The month of January generally saw a lower-than-usual movement across all five operational Entry-Exit Checkpoints (EECPs), with almost 1 million civilian crossings recorded. While this was 18 per cent lower than the 2018 average of 1.1 million crossings, a similar crossing dynamic was also observed during the same period last year. Amidst below negative 15 degrees Celsius, conditions at the checkpoints remained challenging, particularly for the elderly who constituted more than half of those crossings every month to maintain family ties, access basic services and collect pensions in Government-controlled area (GCA). People had to queue for several hours to cross the ‘contact line’ in harsh and insecure environment. At least eight deaths were recorded among civilians, all being elderly, due to serious health complications, while crossing through the EECPs. This is the highest number of civilian deaths at the checkpoints in a single month since January 2018*. On a positive note, the NGO International Medical Care (InterMediCare) recently opened a medical resuscitation centre at the EECP ‘Stanytsia Luhanska’ equipped with emergency equipment, including a defibrillator, which could provide timely life-saving services. Meanwhile, the reconstruction works in GCA aimed at improving the crossing conditions of the EECPs ‘Maiorske’, ‘Hnutove’ and ‘Novotroitske’ (Donetska oblast) are in progress, while the similar efforts have been completed at the two other EECPs. In 2018, the Government of Ukraine allocated UAH 150 million (equivalent to US$5.5 million) to ensure adequate and dignified crossing conditions for civilians at the checkpoints on the GCA side.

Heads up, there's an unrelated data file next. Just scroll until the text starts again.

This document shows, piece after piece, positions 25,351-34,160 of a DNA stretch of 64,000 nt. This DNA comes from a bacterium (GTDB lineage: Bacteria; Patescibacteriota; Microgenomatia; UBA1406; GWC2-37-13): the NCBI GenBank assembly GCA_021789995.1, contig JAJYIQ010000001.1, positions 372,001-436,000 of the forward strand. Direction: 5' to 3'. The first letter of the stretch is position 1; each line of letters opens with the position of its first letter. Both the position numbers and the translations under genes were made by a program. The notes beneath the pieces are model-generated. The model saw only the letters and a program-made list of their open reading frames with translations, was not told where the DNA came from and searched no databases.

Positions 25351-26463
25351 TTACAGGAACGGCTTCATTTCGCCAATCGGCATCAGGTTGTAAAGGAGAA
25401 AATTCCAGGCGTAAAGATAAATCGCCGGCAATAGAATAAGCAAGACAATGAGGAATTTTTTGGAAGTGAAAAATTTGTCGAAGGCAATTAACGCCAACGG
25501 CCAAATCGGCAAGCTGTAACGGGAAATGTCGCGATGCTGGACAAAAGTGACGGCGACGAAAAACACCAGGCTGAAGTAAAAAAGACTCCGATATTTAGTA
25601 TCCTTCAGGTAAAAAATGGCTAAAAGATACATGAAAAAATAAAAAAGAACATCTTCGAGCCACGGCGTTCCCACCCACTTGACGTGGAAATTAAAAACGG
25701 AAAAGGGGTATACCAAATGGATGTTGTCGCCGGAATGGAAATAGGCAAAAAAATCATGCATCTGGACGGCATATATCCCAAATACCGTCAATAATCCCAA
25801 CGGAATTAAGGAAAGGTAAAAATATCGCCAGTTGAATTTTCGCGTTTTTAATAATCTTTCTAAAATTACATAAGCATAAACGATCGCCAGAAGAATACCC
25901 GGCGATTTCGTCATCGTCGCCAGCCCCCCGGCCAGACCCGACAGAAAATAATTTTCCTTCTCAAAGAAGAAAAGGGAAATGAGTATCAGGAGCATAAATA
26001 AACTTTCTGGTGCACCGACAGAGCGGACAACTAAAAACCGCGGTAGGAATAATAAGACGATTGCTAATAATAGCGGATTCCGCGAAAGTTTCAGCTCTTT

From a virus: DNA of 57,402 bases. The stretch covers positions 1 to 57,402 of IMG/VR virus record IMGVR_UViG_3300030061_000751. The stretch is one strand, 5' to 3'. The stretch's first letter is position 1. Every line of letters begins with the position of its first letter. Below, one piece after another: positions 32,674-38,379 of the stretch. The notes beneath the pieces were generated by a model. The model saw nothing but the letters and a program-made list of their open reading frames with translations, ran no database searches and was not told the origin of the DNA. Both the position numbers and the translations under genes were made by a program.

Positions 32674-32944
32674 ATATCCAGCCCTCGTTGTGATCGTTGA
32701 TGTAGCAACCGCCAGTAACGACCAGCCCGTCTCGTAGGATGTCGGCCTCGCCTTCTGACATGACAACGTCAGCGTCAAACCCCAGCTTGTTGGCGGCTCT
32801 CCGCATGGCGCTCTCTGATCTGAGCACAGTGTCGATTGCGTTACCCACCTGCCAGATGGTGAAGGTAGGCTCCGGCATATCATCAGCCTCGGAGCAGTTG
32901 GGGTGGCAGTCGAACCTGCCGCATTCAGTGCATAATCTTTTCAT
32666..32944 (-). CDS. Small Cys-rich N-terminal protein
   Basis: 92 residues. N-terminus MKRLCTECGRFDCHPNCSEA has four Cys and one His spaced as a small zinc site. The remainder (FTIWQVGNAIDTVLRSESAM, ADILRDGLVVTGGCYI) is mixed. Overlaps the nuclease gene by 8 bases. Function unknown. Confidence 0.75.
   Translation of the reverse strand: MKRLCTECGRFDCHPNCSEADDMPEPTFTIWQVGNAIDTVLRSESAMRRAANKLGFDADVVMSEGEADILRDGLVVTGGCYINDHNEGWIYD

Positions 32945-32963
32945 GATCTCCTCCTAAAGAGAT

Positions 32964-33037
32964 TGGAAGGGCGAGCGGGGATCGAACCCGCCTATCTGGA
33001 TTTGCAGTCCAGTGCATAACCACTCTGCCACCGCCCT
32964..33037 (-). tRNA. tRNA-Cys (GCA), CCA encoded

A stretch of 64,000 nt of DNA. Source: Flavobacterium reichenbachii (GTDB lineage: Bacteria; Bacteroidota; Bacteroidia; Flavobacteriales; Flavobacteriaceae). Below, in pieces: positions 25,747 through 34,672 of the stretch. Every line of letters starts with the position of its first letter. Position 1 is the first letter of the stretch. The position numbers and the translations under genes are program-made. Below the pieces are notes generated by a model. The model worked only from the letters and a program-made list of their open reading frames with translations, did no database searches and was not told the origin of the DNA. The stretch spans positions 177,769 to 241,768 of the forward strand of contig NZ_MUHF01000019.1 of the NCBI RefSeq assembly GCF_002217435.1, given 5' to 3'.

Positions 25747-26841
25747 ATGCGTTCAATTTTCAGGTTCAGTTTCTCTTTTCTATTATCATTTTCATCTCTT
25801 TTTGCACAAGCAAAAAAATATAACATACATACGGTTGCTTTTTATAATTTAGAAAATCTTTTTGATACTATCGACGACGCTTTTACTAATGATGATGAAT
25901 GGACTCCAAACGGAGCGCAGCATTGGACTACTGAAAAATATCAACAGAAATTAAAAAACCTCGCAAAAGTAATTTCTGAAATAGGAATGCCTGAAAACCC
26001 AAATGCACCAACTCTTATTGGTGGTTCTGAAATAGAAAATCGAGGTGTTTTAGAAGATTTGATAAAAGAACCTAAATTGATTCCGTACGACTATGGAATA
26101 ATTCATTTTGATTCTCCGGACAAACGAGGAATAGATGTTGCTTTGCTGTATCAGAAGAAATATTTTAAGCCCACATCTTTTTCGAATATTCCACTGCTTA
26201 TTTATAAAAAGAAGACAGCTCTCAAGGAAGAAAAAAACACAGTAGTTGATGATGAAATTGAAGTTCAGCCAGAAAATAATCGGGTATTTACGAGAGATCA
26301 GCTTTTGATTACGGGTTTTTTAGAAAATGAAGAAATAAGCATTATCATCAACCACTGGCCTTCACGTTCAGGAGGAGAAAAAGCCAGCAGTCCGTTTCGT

- UN Office for the Coordination of Humanitarian Affairs
- To learn more about OCHA's activities, please visit https://www.unocha.org/.